But how come Thomas, ostensibly the nation’s favourite, was picked in the first place? Events are making a mockery of any attempt to formulate a carefully assembled prediction of who is to be leaving the house and when; the gap between how we the viewer are being allowed to perceive the contestants, and how they perceive each other, grows wider by the day. The nomination process is, like all electoral systems where majority rules, flawed. It’s possible for someone to scrape through each week just shy of the cut-off point above which they’re nominated – and thereby remain a deeply unpopular person in the house, and end up winning £70,000. This also has resulted in the flummoxing situation of why Nick continues to receive absolutely no nominations and remain the show’s resident bad guy.

As each day passes Nick has become more and more objectionable and abhorrent. Is this because he’s just playing the game so well? It really doesn’t matter whether he’s a plant, whether he went into the house with an agenda to cause trouble, or whether it’s all C4′s fault for dressing him up as the maggot. No other contestant has gone about the show with more brazen devil-may-care bravado as regards being caught on camera as Nick; only now he’s shown to be turning more self-aware – but the damage’s been done weeks ago, mate. If Friday’s mass chant of “Nick out!” (shielded from the housemates by loud, piped-in music) is any indication, the Big Brother Alan B’Stard has a lot of work to do to reverse public opinion. The fact you want to punch his face each time he appears on screen just reaffirms how well C4 have dressed up this man as uber-bastard and how even The Sun have got on board. Never one to miss a populist bandwagon, their attempt to infiltrate the house via a kind of aerial bombardment with a remote control helicopter again gave C4 something else to fill up another update.

One of the most enjoyable aspects of the show continues to be watching how the contestants are becoming more upfront and wise to the set-up of the whole enterprise: seeing if they can spot cameramen through the glass, pretending to plan a trip out to a local bar as if they weren’t prisoners at all, just to see if there’s any reaction.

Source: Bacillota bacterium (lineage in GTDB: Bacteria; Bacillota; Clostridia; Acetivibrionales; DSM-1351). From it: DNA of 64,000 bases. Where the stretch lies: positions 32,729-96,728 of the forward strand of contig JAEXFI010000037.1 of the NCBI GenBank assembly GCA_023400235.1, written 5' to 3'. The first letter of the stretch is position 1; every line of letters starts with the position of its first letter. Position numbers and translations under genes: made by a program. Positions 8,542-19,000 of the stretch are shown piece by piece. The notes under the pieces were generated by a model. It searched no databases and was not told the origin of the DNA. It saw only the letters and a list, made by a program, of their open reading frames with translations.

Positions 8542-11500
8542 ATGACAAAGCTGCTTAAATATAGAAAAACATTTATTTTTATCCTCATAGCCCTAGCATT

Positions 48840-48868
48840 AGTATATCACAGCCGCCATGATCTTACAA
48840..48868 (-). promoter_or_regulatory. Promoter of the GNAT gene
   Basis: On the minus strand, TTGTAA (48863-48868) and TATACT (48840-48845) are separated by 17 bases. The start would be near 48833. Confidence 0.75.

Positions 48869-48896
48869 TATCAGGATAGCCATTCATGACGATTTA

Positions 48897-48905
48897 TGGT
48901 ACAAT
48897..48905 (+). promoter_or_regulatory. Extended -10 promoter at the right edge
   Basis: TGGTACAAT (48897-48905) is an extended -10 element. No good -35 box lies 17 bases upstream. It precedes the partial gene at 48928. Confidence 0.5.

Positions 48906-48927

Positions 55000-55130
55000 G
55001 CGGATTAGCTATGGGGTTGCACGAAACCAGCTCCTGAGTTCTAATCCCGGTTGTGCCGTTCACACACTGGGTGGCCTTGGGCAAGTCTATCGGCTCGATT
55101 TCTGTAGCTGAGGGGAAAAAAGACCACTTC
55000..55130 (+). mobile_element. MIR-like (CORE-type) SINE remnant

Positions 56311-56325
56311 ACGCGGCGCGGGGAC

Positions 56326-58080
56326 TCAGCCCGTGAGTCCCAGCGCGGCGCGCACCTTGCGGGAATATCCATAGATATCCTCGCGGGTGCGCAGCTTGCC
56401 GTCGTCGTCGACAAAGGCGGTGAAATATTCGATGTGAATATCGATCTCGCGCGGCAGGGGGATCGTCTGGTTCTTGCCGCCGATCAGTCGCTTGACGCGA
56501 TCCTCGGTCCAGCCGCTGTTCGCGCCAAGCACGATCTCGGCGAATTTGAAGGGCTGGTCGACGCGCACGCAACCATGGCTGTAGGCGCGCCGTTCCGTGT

Imagine what would happen if one of the contestants was spotted in a high street in, say, Camden tomorrow afternoon, and the whole thing then turned out to be a complete fraud – how it’d been filmed earlier this year, with all the scenes carefully scripted, everything on the web pre-recorded, and all the nominations and voting results fixed from the start. It’s all possible given how great a trust the viewer ends up placing in C4 that what we see on screen and on the web is real and, more importantly, spontaneous and un-contrived.

Big Brother needs to be harder on these chosen few. They live a life of idle luxury – a mob of lazy oafs spending most of the week sunbathing or sitting around yakking and moaning, in-between easily disposing of more Krypton Factor style tasks (this week, another test of recall: semaphore). Why did Big Brother give them a chance, for instance, of regaining access to the store cupboard on Tuesday even though they’d earlier slept through the allotted time for entry? They should have had to face up to their actions and go without fresh food for 24 hours.

Orwell’s Big Brother wasn’t a passive observer and recorder – it was an active and reactive network designed to manipulate and control via coercion, not co-operation. Make these pampered goons work for their £70,000 for God’s sake – it’s not an exercise in learning about lifestyles, anyway; it is, as the contestants themselves never ceased to remind us this week, “only a game show.”


Comments are closed.